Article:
When taking over the renovation of the garden the present owners, Bernard and Kaye Merna, knew they would need a number of money making features to make the garden financially viable. So, in addition to the usual cafe, shop and plant centre, they opted to build an Italianate villa to host large wedding parties. This purpose built villa has an upper floor where the wedding ceremony can be held, a ground floor where a reception for up to 250 guests can be held and a soundproofed basement for the evening disco.
In front of the villa is a flight of steps leading to a Italian garden and it is these steps and the garden that provide the engineered backdrop for the wedding photos. The planting design for this Italian Garden and indeed the whole garden beyond has been in the capable hands of Peter Thoday. Being an all-year-round venue they have had a challenge to provide colourful planting for all seasons as well as allowing for the inevitable wedding guest who steps on the well-tended plants.
Plant of the Month
Saccharum officinarum, sugarcane, Poaceae
Beta vulgaris subsp vulgaris, sugarbeet, Chenopodiaceae
With the recent debates in the media around a possible sugar tax, it seemed timely to take a closer look at the plants that provide us with this commodity. Sugar cane and sugar beet each contribute approximately equally to the total sugar consumed but they are very different plants.
Sugar cane, Saccharum officinarum, (picture right by Vmenkov) is a member of the grass family (Poaceae) and grows well in tropical and warm temperate climates. It has been shown to be a complex aggregate of hybrids that were first domesticated in New Guinea where the stems were also used for weaving house walls. The immature inflorescence (picture lower right by B Navez) has been used as a vegetable in New Guinea.
This plant grows up to 6m tall – a field of it in flower is truly a spectacular sight. The stem internodes accumulate sucrose – the sugar that the canes are harvested for. It is easily propagated by cutting the stems into sections and either potting them upright (in the same orientation as when they were growing) or laying them flat on the surface of the compost. Kept warm and most, they root fairly quickly and can then be potted on.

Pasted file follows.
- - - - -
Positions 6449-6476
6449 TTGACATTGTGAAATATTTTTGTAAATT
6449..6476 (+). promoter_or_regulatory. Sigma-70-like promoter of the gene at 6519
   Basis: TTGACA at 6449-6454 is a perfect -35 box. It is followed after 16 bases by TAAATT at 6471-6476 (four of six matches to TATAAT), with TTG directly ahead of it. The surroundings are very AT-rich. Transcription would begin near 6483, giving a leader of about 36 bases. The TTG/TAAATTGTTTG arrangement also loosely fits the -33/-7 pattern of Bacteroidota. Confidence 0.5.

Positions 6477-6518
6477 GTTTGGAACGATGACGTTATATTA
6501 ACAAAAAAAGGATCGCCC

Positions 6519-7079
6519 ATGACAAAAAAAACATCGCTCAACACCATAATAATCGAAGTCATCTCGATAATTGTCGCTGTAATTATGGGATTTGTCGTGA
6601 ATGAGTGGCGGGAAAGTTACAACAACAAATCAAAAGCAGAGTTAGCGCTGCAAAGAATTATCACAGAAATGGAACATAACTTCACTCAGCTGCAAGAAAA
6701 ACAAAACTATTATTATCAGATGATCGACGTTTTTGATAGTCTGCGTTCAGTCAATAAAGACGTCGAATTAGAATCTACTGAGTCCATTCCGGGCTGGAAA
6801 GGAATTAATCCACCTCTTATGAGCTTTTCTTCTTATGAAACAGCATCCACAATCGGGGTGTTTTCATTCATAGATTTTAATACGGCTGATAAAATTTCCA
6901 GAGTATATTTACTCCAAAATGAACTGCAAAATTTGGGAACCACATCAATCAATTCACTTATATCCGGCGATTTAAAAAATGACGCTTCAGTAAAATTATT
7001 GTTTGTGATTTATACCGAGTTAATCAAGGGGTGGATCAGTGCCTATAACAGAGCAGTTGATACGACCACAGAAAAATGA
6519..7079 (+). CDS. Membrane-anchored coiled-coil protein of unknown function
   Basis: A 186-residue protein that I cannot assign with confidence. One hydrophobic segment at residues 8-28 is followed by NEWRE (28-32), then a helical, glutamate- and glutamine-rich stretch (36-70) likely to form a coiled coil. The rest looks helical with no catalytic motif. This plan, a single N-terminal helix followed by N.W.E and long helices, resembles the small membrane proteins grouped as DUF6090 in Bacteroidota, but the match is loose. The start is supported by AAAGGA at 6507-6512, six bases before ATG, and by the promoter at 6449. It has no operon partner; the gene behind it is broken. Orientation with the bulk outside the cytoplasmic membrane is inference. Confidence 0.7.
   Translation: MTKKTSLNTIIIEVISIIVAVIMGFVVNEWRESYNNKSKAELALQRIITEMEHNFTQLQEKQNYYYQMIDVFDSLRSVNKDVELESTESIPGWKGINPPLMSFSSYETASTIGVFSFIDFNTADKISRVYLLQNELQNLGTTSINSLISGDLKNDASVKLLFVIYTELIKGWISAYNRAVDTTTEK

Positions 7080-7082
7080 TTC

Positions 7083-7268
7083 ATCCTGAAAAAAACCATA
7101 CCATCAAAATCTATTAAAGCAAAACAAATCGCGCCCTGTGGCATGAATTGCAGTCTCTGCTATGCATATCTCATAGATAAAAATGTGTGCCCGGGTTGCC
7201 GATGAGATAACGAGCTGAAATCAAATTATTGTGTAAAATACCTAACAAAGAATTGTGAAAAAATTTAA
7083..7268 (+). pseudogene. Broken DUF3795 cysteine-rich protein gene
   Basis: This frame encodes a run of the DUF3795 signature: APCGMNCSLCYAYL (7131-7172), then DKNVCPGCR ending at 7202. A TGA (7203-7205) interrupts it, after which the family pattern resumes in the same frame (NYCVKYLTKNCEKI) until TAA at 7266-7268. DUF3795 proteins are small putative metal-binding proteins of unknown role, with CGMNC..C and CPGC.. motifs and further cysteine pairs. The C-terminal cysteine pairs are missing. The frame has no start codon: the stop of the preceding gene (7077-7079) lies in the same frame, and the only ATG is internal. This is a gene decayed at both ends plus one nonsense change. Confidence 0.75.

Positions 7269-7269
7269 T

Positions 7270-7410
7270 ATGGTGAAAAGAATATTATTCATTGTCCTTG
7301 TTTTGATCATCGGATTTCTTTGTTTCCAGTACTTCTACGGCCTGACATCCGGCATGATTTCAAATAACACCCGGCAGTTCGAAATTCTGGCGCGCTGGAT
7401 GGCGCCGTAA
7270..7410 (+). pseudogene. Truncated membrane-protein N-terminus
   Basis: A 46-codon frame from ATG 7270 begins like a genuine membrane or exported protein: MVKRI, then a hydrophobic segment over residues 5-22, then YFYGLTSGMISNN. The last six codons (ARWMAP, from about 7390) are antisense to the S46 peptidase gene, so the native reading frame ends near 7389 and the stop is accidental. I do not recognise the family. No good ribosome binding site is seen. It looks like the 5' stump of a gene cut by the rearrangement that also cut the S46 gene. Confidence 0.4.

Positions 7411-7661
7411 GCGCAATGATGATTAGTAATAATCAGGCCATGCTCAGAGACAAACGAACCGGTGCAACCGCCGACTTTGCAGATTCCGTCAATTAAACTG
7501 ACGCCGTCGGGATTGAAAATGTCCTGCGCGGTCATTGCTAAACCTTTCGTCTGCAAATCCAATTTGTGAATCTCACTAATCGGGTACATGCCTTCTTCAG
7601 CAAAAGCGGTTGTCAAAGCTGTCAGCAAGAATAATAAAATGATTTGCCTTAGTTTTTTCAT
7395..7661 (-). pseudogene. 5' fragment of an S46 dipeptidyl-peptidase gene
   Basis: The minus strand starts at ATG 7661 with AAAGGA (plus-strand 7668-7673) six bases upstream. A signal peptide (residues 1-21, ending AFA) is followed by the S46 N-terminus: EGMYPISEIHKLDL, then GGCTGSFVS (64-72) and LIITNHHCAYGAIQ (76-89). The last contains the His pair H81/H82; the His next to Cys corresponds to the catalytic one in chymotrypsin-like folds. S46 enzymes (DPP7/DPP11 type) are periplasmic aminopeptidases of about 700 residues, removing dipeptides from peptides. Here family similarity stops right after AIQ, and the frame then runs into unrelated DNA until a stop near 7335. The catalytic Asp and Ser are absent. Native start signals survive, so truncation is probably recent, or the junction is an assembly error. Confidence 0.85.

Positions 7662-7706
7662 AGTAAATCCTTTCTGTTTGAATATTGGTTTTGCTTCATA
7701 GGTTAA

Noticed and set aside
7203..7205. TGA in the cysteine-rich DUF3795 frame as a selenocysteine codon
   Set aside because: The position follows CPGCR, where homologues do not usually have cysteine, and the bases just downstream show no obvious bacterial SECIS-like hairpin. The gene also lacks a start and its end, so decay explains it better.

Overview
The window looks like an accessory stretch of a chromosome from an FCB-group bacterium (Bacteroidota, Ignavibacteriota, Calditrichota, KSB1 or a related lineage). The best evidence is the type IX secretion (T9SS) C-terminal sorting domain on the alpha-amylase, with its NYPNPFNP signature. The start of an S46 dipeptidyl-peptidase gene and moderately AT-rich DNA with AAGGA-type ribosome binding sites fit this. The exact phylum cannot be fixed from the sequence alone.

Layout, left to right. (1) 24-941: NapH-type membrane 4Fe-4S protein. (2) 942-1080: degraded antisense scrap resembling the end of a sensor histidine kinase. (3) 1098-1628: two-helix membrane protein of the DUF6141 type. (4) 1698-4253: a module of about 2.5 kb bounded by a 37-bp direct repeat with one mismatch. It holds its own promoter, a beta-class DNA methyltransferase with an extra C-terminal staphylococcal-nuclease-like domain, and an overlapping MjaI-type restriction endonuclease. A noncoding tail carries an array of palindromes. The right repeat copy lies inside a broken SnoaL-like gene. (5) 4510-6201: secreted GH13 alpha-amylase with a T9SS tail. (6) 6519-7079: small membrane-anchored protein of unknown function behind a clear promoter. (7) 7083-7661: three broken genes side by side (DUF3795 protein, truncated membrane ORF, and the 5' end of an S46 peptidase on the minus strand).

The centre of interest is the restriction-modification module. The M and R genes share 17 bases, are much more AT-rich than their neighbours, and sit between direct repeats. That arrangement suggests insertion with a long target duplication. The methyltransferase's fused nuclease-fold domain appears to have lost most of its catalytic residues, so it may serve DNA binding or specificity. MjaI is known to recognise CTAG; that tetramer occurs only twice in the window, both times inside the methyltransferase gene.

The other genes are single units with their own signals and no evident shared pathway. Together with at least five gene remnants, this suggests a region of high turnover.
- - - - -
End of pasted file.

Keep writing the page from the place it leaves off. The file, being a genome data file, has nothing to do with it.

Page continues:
The sugar is extracted and purified in special mill factories with the waste material, known as bagasse, being used as a biofuel and as pulp for paper production. The sugar extract can also be fermented to produce ethanol, another potential biofuel.
Sugar cane cultivation spread from the Arabian Peninsula around the 8th century into the Mediterranean, Mesopotamia and North Africa. Christopher Columbus is reported to be the first person to take this plant to the Caribbean, thus perhaps rather unwittingly fuelling, if not starting, the slave trade. Today, one might say that people are enslaved by sugar in rather a different way.
Sugar beet, Beta vulgaris subsp. vulgaris, on the other hand is a rather lowly plant that grows well in climates such as that found in the UK. According to British Sugar, an average of 7.5 million tonnes of sugar beet are grown each year in this country.
Sugar beet is a root crop like its very close relative beetroot, which is actually a different selection of the same species. In the mid-18th century, the King of Prussia was encouraging scientists to extract sugar from beetroots. A close relative of beetroot, mangel-wurzel, was also studied and one particular cultivar from Halberstadt in modern day Germany was found to have a 6% sugar content. This selection is the progenitor of all modern sugar beets (pictures right by Markus Hagenlocher and 4028mdk09).
Sugar beet cultivation for sugar production did not commence on any great scale until after the sugar shortages during World War I. Outside of the European Union, the USA, Russia and China are the major producers of sugar beet.
Sugar beet is grown from seed – which is actually a coherent fruit enveloped in a woody calyx. This is the same as with beetroot and chard.